Let me digress for a moment: Vancouver is one of my favourite cities I’ve ever visited. Back in 2016 I worked at digital marketing agency which was based in Van. The agency just opened a Toronto office with me and another guy being the first employees. To make us feel more included in the company culture, we were flown out quite often to hangout with our colleagues. I used to joke with my manager (and everyone) that I wanted them to transfer me to the Vancouver office. It wasn’t really a joke though—I fell in love with Vancouver; the mountains, the ocean, the sushi, the lifestyle, the athleisure aesthetic—I loved all of it. However at the time, I had a life in Toronto—I was in a long term relationship and it didn’t make sense for me to make the move there.
So, with that whole experience in the back of my mind, I decided to take my friend Kris up on her offer. I booked a one-way to Vancouver and told myself that it would be a vacation. I would stay a few weeks, while keeping things loose—allowing myself to stay out there longer if I wanted to.
Within just days after arriving, I didn’t want to leave. I certainly did not want to go back to Ontario. Vancouver just felt right so I went with my gut. I stayed in a few short term leases over the summer and signed a long term lease in the fall.
I tried to build community as quickly as possible by saying “yes” to every opportunity that was presented to me. I forced myself out of my naturally shy state, but quickly realized the enormous toll it was taking on my introverted energy. I would find myself withdrawing more and more. I reminded myself that I needed to be patient; that quality connections take time to build and establish—it’s not something that just happens overnight. In the early month of my move, I hung out with my friend Kris a lot and her group of friends. I felt lucky to find a group that I vibed so well with; one that I could be my true self around. Slowly, I started building new connections. None of these people knew me in my 20’s and in a way I was reinventing myself in my 30’s.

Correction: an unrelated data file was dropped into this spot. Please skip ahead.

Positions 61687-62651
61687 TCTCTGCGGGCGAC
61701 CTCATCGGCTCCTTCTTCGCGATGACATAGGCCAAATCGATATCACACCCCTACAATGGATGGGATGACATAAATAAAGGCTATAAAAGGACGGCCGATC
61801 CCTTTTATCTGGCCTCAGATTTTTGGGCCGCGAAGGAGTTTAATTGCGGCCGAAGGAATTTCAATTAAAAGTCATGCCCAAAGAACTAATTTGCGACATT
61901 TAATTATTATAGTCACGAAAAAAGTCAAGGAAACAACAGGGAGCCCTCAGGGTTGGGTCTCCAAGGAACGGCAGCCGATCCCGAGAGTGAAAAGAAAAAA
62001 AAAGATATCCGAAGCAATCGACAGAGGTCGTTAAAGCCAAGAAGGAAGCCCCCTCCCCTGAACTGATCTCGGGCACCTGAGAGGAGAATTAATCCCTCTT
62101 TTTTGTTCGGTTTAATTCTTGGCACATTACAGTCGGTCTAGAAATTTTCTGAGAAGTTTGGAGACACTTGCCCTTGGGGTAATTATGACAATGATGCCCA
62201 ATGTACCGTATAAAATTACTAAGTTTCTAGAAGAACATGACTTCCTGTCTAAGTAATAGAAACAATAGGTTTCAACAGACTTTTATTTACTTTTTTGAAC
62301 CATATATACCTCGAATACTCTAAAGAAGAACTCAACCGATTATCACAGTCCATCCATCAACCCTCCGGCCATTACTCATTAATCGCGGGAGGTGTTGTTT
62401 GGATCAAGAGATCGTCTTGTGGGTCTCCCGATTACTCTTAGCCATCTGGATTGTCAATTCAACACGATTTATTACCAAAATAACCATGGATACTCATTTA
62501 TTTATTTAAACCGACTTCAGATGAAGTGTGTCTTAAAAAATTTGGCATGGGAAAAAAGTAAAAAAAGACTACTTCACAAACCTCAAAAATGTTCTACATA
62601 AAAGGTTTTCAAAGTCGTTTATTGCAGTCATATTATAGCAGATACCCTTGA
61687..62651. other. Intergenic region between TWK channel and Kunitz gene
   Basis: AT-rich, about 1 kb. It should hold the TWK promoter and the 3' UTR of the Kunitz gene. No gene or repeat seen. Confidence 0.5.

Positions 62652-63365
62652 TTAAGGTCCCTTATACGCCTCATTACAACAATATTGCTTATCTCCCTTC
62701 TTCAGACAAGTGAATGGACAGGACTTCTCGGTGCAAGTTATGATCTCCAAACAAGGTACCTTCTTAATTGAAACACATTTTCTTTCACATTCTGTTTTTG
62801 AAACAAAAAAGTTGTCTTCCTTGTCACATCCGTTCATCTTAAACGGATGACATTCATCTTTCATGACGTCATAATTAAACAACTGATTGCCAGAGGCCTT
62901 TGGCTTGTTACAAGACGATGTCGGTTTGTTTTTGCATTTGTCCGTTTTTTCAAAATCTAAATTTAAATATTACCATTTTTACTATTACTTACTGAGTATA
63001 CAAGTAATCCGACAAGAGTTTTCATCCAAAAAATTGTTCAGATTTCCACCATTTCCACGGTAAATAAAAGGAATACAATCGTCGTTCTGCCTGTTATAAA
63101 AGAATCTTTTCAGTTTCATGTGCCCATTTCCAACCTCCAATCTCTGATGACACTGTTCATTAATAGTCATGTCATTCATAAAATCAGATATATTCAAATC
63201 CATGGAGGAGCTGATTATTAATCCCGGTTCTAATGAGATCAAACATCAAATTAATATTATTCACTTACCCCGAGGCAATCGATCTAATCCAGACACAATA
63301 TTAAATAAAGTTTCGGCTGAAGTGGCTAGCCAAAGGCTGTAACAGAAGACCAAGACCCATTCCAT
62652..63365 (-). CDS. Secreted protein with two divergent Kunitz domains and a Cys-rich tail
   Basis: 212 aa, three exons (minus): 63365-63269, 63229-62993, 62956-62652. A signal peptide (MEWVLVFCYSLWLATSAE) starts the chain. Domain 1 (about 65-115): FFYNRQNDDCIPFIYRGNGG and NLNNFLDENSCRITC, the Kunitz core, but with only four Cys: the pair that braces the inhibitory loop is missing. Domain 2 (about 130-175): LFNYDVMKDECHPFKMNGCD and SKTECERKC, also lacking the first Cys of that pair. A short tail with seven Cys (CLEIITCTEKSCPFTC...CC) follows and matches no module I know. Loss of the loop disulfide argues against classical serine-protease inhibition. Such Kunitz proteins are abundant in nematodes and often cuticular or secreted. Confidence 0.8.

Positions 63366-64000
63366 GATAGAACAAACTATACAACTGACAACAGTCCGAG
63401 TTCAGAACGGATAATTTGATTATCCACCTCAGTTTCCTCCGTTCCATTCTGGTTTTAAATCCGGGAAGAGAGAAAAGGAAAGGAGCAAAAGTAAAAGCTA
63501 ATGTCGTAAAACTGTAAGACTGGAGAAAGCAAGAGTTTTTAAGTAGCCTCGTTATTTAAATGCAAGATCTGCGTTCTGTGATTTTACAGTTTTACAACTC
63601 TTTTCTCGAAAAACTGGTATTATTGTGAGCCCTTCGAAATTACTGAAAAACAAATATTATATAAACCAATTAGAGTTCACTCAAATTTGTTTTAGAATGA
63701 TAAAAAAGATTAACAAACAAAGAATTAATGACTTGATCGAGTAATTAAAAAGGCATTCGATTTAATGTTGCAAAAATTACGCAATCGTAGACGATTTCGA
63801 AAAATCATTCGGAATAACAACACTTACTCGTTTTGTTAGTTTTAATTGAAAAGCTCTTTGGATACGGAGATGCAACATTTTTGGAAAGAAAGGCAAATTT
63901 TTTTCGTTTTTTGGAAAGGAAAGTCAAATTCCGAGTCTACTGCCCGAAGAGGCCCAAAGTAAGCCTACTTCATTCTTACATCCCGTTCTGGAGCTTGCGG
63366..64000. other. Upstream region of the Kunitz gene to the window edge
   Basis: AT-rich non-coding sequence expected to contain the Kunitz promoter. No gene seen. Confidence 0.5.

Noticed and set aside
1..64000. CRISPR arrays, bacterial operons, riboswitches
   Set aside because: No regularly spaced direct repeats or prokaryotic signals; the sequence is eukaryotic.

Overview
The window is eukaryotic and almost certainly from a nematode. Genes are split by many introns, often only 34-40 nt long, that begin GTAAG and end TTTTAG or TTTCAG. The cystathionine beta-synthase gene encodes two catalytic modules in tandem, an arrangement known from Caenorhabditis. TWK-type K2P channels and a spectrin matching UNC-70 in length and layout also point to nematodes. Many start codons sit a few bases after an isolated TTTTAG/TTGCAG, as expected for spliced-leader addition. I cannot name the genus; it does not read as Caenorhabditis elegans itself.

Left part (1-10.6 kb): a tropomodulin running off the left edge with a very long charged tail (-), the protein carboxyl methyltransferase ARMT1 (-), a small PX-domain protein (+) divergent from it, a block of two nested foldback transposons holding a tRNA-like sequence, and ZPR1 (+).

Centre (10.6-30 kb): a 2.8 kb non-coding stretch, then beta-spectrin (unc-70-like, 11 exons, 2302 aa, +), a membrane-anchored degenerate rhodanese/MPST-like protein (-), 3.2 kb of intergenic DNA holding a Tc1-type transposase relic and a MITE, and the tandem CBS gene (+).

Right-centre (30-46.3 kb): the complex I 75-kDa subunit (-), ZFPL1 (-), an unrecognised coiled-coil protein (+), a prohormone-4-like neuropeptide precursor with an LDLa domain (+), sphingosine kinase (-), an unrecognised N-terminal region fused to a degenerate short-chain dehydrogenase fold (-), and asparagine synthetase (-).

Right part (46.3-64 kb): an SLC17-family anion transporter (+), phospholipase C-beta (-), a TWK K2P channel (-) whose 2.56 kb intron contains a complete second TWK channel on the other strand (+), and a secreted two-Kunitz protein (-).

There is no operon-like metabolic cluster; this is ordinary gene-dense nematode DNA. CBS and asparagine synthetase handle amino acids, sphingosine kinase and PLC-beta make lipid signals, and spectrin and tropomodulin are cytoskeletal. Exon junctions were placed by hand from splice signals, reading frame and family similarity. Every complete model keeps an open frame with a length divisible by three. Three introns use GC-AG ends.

Old Emily: that is, one who partied a lot, had difficulty regulating her emotions, had a hard time focusing a single thing at a time (including the conversation at hand), had completely left the building—never to return (I hope). The new me that enjoys early bedtimes and the sober lifestyle, is the one that my new connections in Vancouver got to know. I didn’t have to justify any of my lifestyle choices. I could just be myself.
My year in Vancouver has been transformational in so many ways. I’ve challenged myself not just socially, but also athletically and intellectually. I published my first book, ran a 50k trail race in “atmospheric rain” conditions, and tried new things (like calisthenics, fitness classes, and solo hikes). I’ve made an incredible group of friends who inspire me and make me a better version of myself.
Moving to an entirely new city, establishing brand new connections, and navigating my way wasn’t easy. It’s taken time to settle in and make Vancouver feel like home. Looking back, I’m so grateful that I took that first big risk—that move from Toronto to Calgary—because it led me here. Big moves aren’t for everyone, but I can say whole-heartedly that I’ve never been happier than I am now and can’t wait to see what my second year in one of the most beautiful cities in the world holds.